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Re: Gary Payton's D

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  • msg_53@hotmail.com
    ... Good question, Dean; I have long thought that this defensive award is a mixed bag of bones thrown to players who seem to deserve something for their
    Message 1 of 4 , May 8, 2001
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      --- In APBR_analysis@y..., "Dean Oliver" <deano@t...> wrote:
      >
      > Payton won election to the first team All-D for the 8th straight
      > year. Does he deserve it?

      Good question, Dean; I have long thought that this defensive award
      is a mixed bag of bones thrown to players who seem to
      deserve "something" for their troubles; whether laboring in the
      shadows for a champion, or for carrying a poor team to respectability.
      Does Doug Steele's (or your) defensive index make the assumption
      that a player generally guards his counterpart at the same position?
      That is my impression, and I am sure you agree this is a rough
      approximation at best. Players go in and out at different times,
      many guys play more than one position, etc.
      There are certainly many cases of good defensive centers guarding
      power forwards who are scoring threats. Point guards who are good
      defenders often check the opponent's shooting guard, etc.
      Has anyone got an approximation of the pct. of time a player
      actually is guarding the same position on the other team? Not sure
      if such an index would help anything, but it might lead to this
      number having a estimable degree of credibility.
      I am still looking for wide availability of individual +/- (is
      that the accepted term?) ratings. I have no doubt than we can
      effectively measure offense, optimistically; and that we can factor
      out the total team +/- to reach an individual's worth; and finally,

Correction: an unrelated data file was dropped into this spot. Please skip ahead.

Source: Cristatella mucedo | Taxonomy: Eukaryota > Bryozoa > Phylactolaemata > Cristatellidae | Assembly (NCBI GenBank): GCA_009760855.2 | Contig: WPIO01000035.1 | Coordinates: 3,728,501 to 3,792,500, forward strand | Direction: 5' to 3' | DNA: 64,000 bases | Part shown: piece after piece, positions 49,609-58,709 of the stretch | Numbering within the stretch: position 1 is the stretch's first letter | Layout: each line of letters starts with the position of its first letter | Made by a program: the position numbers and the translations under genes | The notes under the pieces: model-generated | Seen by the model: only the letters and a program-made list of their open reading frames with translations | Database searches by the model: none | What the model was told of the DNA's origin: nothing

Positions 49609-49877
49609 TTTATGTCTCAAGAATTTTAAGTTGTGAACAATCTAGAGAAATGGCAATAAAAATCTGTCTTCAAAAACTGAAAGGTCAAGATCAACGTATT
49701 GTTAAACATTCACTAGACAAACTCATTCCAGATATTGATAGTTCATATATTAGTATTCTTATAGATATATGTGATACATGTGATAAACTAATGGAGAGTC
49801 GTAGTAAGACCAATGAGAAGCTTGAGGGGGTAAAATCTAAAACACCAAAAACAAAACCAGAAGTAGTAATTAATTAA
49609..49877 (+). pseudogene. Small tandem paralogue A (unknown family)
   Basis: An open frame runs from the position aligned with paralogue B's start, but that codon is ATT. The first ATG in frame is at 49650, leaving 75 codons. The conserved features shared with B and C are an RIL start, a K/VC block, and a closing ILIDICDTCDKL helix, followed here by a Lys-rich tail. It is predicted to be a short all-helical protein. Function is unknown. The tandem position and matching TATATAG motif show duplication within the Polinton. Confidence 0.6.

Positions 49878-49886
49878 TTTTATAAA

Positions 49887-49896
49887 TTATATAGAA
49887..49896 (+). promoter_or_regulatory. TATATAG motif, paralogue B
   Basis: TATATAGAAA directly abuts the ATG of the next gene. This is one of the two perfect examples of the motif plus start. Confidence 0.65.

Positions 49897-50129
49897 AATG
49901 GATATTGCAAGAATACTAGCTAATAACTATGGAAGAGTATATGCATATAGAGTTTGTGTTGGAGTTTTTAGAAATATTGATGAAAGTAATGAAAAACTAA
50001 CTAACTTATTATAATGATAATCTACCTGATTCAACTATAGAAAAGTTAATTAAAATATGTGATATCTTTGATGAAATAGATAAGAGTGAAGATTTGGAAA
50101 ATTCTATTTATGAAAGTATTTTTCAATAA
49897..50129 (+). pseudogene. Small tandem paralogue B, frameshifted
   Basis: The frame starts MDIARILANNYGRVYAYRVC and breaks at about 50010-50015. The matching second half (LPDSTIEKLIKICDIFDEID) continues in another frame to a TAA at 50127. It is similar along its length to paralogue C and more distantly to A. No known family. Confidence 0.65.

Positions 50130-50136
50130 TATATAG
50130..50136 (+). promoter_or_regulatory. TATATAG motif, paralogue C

that we can factor the player's offense out of his total worth, and
      that what remains could be called his defensive value.
      I propose that our mission in here be to uncover a source of the
      holy +/- grail. I have read objections to its significance, but I
      haven't found one that holds water. If you can point me in the right
      direction, I will get right on it.


      > One of my points here also is that the defensive awards are all
      > pretty poorly determined. Payton shouldn't have made the team, I'm
      > pretty convinced. It takes usually a year or two for voters to
      > figure out who really is good and bad defensively. It's simply
      hard
      > to do.
      >
      > Dean Oliver
      > Journal of Basketball Studies
    • Dean Oliver
      ... position? Doug s method looks at matchups, yes. Mine doesn t. The methods have different strengths and weaknesses. That s why I look at them both. A key
      Message 2 of 4 , May 9, 2001
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        --- In APBR_analysis@y..., msg_53@h... wrote:
        > --- In APBR_analysis@y..., "Dean Oliver" <deano@t...> wrote:

        > Does Doug Steele's (or your) defensive index make the assumption
        > that a player generally guards his counterpart at the same
        position?

        Doug's method looks at matchups, yes. Mine doesn't. The methods
        have different strengths and weaknesses. That's why I look at them
        both.

        A key thing I've observed (and recorded) is that there is a lot of
        help in defense. Big men are involved in defense a lot more. Every
        drive to the middle brings a big man to help whereas not every post
        move brings a perimeter guy to help. Big men then generally are keys
        to defense, both positively and negatively. This also means that,